It’s safe to say this is the biggest launch in Triumph’s illustrious 100 year history. Never before has this British born marque ever released so many new motorcycles on one day. It’s been a four-year project and from the looks of these bikes, they have spent that time getting the detail and performance just right. The bikes have been cloaked in more secrecy than a plot from a spy film – which is fitting, as the new Bond film ‘Spectre’ was also launched this week in London. Shaken and stirred? We were…
An event like the 2015 Distinguished Gentleman’s Ride is always going to attract lenses. Whether they be of the mobile phone variety, the video sort or good old-fashioned SLRs, you can bet there’ll be a veritable avalanche of photos to capture the event for posterity. But it’s not all tea and cakes. The hard truth is that for the most part, the average Joe or Jane’s shots are anything but distinguished. But then again, Sydney’s Joshua Mikhaiel isn’t just any average lensman.
Written by Mark Hawwa – Founder of the Distinguished Gentlemans Ride.
The Distinguished Gentleman’s Ride had very basic beginnings when I created the event three years ago. I wanted to unite the classic and custom classic motorcycle scene. This idea turned into 2,500 dapper ladies and gents riding on the same day throughout 64 cities all across the globe back in 2012.
This year again, ladies and gents will be dressing in their finest for this ride on the same day, only now with over 30,000 riders across over 80 countries. This has turned into what would have to be the largest global rides held. The 400 cities involved in this years ride has formed a beautiful community for riders of café racers, bobbers, classics, brats, trackers, choppers and everything niche bike in-between.
I’ve wanted to go to Wheels and Waves since I first heard of it. I’ve spent half of my life around bikes but never really got into any of the scenes in the north of England – sportsbikes, full-dress Harleys, classics or streetfighters. The new custom scene hasn’t taken root here yet, so for a shed monkey like me with a preference for hands-on over wallet-out, this seemed the place to go. Aboard my rebuilt W650 tracker, I rode the 1600-mile round trip from Leeds to Biarritz with my camera gear on my back, accompanied by a mate on his much-admired Honda 400/4 café racer. Here’s the highlights.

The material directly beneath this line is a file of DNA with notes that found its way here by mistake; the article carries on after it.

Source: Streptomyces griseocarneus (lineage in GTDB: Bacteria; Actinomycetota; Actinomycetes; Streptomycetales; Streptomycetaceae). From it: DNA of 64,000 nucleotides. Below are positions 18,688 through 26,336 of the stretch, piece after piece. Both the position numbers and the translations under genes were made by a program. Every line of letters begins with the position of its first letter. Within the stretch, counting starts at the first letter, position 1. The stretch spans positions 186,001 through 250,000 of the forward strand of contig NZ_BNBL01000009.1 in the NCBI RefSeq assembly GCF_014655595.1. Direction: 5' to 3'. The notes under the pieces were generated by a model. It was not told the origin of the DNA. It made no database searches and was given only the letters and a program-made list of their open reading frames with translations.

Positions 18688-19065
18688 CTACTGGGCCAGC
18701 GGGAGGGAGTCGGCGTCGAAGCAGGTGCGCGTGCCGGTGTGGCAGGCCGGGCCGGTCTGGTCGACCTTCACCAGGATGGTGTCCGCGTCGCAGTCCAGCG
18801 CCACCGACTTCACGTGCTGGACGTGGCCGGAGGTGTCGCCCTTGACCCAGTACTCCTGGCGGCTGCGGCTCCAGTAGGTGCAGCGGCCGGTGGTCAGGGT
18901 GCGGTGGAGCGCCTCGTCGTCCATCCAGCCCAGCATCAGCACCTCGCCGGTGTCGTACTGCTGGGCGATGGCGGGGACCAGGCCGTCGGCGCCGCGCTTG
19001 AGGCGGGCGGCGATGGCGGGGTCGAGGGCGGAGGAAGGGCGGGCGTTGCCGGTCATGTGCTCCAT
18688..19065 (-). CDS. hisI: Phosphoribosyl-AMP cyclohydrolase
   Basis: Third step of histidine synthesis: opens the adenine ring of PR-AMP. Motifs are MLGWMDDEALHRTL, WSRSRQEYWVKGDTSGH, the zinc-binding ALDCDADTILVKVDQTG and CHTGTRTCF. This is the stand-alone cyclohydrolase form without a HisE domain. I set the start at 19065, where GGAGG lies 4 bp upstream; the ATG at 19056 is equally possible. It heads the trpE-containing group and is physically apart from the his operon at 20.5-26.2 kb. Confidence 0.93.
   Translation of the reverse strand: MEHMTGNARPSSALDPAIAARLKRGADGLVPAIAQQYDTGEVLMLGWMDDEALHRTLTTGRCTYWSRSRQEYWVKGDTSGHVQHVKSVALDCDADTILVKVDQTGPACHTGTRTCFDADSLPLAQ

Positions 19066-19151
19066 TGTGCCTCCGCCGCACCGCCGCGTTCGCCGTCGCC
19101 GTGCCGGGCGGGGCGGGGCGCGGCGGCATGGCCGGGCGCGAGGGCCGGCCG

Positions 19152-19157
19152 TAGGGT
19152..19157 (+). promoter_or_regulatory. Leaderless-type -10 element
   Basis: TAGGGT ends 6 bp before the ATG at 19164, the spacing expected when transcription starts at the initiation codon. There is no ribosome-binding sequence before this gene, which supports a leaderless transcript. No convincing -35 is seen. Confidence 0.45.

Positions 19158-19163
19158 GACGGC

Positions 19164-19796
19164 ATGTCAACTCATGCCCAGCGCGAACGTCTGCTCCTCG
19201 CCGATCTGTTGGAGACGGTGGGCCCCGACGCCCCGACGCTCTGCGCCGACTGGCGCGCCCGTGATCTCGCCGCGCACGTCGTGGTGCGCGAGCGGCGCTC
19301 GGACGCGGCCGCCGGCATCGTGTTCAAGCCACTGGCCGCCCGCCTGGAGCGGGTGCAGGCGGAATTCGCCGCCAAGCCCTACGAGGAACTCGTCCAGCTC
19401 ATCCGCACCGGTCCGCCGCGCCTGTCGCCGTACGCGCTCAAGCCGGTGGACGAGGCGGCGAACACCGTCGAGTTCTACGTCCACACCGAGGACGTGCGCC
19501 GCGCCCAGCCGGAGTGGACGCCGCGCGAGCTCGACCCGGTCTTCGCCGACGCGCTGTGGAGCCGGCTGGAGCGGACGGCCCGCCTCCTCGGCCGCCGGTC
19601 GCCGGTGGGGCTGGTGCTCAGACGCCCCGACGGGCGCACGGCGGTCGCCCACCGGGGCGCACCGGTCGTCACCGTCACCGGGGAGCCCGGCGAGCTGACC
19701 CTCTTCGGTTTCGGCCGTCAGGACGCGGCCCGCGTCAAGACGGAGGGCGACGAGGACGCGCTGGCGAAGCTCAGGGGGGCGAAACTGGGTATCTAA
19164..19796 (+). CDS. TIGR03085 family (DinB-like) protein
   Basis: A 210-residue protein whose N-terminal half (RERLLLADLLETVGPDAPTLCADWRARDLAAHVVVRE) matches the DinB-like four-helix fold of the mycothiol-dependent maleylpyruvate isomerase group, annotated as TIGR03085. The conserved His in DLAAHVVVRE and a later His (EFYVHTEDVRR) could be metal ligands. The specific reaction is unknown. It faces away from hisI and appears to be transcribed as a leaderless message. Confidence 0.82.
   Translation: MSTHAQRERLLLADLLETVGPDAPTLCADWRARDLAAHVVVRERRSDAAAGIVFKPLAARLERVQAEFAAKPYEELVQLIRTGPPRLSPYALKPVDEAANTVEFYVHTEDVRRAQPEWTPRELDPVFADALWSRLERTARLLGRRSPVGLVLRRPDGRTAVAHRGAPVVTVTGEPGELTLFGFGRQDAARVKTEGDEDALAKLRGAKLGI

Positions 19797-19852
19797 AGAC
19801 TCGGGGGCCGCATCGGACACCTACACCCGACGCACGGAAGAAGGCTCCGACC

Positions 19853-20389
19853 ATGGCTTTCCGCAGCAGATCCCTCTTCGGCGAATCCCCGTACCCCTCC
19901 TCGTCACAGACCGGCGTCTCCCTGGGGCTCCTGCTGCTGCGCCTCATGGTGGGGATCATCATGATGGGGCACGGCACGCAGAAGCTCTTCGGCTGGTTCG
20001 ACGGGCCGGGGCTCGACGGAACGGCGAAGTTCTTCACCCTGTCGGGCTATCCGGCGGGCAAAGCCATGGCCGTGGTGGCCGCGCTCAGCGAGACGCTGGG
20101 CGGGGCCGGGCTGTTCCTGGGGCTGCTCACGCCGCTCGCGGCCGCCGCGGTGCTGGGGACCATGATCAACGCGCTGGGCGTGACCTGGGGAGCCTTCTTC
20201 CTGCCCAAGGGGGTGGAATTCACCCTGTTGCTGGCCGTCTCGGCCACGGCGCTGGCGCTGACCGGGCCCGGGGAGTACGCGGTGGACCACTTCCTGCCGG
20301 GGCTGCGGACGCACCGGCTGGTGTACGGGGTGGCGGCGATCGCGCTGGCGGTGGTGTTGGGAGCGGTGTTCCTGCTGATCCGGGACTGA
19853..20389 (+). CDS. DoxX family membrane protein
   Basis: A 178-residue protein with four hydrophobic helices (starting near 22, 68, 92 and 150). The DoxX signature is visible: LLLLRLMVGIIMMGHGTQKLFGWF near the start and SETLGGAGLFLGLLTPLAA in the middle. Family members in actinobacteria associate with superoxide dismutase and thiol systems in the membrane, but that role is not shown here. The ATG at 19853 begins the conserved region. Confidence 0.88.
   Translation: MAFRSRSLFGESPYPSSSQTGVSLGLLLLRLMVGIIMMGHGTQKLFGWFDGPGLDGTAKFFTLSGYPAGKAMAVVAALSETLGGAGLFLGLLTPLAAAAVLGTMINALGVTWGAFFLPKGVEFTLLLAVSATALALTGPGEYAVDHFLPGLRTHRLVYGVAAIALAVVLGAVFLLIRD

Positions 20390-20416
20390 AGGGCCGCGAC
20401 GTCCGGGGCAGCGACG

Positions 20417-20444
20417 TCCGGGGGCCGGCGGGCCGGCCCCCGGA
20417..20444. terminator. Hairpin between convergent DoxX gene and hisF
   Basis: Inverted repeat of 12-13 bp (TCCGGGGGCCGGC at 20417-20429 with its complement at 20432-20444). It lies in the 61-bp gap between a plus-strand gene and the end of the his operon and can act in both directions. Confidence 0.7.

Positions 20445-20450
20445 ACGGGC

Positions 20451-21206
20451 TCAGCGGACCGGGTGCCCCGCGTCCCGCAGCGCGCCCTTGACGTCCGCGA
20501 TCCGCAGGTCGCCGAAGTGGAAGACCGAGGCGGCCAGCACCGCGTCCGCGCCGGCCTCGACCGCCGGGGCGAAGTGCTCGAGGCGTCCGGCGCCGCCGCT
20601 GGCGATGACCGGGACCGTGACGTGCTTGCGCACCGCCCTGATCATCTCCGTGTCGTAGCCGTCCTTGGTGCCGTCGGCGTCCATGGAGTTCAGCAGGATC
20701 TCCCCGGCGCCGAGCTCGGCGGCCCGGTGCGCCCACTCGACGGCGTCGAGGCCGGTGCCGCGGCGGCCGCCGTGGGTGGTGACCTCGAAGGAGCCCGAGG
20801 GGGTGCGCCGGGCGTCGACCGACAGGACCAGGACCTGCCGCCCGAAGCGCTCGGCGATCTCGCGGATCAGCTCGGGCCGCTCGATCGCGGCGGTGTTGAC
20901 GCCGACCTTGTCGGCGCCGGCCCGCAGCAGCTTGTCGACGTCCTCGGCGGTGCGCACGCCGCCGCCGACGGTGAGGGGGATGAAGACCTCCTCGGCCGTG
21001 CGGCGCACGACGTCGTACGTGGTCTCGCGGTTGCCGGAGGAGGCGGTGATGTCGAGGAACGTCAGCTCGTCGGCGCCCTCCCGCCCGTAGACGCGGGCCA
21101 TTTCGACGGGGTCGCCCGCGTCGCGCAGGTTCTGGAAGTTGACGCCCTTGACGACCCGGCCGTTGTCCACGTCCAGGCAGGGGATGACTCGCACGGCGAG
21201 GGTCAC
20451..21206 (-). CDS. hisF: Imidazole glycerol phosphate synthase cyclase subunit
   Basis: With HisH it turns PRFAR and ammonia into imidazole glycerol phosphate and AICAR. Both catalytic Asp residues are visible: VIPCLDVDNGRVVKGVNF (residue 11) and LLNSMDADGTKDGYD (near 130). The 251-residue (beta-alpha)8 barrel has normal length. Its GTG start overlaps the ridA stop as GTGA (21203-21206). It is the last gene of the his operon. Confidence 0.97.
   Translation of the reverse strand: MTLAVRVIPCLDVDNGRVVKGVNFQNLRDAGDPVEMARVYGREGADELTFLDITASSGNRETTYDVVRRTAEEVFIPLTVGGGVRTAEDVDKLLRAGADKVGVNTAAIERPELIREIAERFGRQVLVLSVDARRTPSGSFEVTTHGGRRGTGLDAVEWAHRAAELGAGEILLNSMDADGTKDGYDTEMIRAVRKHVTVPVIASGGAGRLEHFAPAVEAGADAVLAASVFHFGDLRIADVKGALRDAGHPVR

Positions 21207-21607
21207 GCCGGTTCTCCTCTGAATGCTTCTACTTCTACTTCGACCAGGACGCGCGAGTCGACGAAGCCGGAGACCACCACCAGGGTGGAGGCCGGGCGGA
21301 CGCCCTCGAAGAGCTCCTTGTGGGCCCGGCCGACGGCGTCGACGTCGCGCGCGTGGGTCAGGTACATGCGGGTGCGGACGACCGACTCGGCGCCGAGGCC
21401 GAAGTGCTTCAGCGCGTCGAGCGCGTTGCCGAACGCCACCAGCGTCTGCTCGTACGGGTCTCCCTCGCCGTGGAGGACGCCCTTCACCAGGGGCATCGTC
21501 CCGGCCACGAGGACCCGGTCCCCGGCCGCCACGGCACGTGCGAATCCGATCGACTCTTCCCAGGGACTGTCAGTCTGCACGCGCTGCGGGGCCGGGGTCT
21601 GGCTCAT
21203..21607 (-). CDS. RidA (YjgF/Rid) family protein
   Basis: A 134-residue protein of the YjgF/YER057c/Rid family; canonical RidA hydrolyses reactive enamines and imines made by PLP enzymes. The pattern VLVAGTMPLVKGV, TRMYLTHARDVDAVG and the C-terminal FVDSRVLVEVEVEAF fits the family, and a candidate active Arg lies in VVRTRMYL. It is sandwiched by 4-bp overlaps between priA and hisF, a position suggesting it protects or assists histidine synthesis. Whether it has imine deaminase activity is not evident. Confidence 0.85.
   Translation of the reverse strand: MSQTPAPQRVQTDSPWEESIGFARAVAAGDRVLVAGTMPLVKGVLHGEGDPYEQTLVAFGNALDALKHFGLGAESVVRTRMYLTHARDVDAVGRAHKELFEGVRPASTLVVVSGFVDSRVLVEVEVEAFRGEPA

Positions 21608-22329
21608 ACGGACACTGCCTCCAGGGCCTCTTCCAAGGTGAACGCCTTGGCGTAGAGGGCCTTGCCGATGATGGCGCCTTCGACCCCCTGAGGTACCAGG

Photos and words by NinetyNineCo.
Optimism reigned supreme this week as backyard workshops across New South Wales occupied pre 90’s home-builds and excitedly tentative owners, standing hopeful that the weather would hold out for Sunday’s slide fest.
As the weekend came into focus, the only evidence of the midweek downpour was a lake of muddy water, smack-bang in the center of the Nepean Raceway. But lucky for us, that lake was surrounded by a halo of glorious dirt, just begging to be kicked up – this Sunday wasn’t going to be a day of rest.
Words Pete Cagnacci | Photos by MyMediaSydney
The growing juggernaut that is Throttle Roll was on again for it’s 3rd year, along with it’s sacred mantra; amalgamate Sydney’s colourful bike community and showcase it’s unique builds. Music, food and booze are of course essentials in this holy event.
The day starts early, with 300+ riders meeting up at Harry’s café De Wheels. Coffee was being poured down throats as everyone poured over each other’s bikes. The excitement for the day was high and it was time for the ride. The crew headed off south to the Royal National Park, with more riders joining on the way. Soon the group swelled to 500+ bikes. There was now a mass of exhaust and a thunderous roar heading down the Sea Cliff Bridge. It’s always a tough task keeping together such a large number of bikes, often peeling off into several groups, but there’s a ride leader, markers, tail gunners and support vehicles. The battalion of bikes all gathered at Bald Hill car park, soaking up the sun before making the pilgrimage back up to Enmore for the main event. Park up, drink up, and party.
One of the biggest revivals happening at the moment in the motorcycle scene is vintage flat track racing. Events like Dirt Quake, Hell on Wheels, Dirty Sunday and Australia’s up and coming Sunday Slide are bringing this sport back to a wider audience. Sure, most of these races aren’t very serious, but they are introducing riders to a sport that hasn’t been very accessible to those without a healthy budget. But the main reason these events are being held is that it’s hard to have more fun on two wheels. Let’s be honest, there’s nothing like getting sideways around a corner on a dirt track for the first time.
Last month, Dirty Slide was held by Activa Classic Bike Garage on a grass track in Gers, France. Ironically, this place is famous for its foie gras, but we’re pretty sure the riders were only eating dirt and grass. Looks like there was a great mix of motorcycles racing from dirt bikes, customs, choppers, sliders and even a few sidecars getting sideways.
The event went all day and ended up going well into the night with the ‘ring of fire’ being set up and the adventurous (or the most drunk) took their bikes to the air like flying French Evel Kneivels. Joie de vivre.
[Photographs by the talented David Marvier]